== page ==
The first, positivism, makes a strict distinction between law and morality (the separation thesis) and thus between how the law ‘is’ (de lege lata) and how it ‘should be’ (de lege ferenda). From the perspective of a positivist, the task of a lawyer is to explain how the law ‘is’, whereas a discussion of how it should be is in the remit of the legislature and otherwise depends on the ethical insights of individual citizens. Positivism is associated with legalism and assumes that either the law is clear and must be followed or unclear, thus leaving room for judicial discretion.
The nature of computational normativity aligns more easily with a positivist approach.
The second, hermeneutical conception of law, acknowledges the text-based nature of positive law and the implied need for interpretation. Here, deciding the meaning of the law is always a matter of interpretation, whether done tacitly or explicitly, based on intuitive common-sense judgements or complex argumentation. The need to interpret a legal text in light of the facts of a case interacts with the need to interpret the facts of the case in the light of the relevant legal norms, thus entering a virtuous circle that requires keen attention to the text-driven normativity on the one hand and acuity as to its multi-interpretability in the light of the circumstances that apply. A hermeneutical approach embraces the polysemous nature of human language, whereas a positivist approach tends to disambiguate words, sentences and paragraphs. The first achieves closure after hearing arguments for different interpretations, the second prefers to arrive at closure even before the argument has begun.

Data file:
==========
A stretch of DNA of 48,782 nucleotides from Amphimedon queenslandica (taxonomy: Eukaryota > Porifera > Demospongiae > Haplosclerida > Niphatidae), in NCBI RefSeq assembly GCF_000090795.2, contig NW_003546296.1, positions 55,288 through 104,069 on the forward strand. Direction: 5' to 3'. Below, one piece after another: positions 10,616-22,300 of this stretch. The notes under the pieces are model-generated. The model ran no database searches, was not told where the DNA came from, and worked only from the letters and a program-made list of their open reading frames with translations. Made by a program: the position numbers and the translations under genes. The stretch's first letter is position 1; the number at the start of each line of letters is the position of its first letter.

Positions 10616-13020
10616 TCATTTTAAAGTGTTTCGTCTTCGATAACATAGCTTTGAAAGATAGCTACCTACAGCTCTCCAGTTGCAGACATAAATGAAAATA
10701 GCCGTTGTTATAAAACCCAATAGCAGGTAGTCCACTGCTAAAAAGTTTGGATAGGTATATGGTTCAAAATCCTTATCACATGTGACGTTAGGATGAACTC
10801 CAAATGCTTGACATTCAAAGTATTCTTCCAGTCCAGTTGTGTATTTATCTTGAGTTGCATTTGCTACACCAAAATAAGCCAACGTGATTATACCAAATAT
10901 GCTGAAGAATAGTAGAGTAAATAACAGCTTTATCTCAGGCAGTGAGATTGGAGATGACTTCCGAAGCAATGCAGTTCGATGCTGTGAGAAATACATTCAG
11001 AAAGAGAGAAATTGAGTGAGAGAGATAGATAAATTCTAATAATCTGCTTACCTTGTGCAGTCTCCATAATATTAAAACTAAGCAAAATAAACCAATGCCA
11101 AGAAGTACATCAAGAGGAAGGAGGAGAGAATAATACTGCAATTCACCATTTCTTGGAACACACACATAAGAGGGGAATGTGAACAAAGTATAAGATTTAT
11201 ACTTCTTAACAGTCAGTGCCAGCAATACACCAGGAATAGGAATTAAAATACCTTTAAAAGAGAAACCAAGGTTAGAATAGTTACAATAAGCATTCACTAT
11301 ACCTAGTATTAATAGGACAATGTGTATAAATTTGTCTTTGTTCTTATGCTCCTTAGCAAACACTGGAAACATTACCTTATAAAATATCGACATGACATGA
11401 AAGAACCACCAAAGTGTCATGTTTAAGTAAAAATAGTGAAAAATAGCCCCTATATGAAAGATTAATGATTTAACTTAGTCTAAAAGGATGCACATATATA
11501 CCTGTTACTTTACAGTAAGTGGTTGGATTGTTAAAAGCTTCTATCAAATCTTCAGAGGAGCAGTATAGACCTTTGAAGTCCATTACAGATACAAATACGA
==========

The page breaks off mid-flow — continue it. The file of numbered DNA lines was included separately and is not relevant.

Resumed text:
The nature of computational normativity aligns more easily with a positivist approach. The idea of disambiguating a text as if it were a standalone device, after which it should be applicable in the same way to any new case fits well with the need for disambiguation that is key to the formalisation that defines computational ‘law’. This means that legal positivism connects easily with ‘legal tech’. It also means that the deployment of legal technologies as part of a hermeneutical approach may be less intuitive and will require a bespoke design.
Above, I have argued that effective legal protection requires ‘consideration of the relationship between, for example, freedom and non-discrimination, privacy and freedom of information, between the presumption of innocence and security and, more generally, between subjective rights and the interest in a state that is capable of protecting those rights — if needed against the state itself. The latter requires a well-designed institutionalisation of powers and countervailing powers, an internal distribution of sovereignty, such that protection does not depend on the states willingness to protect, but on independent counter-play’.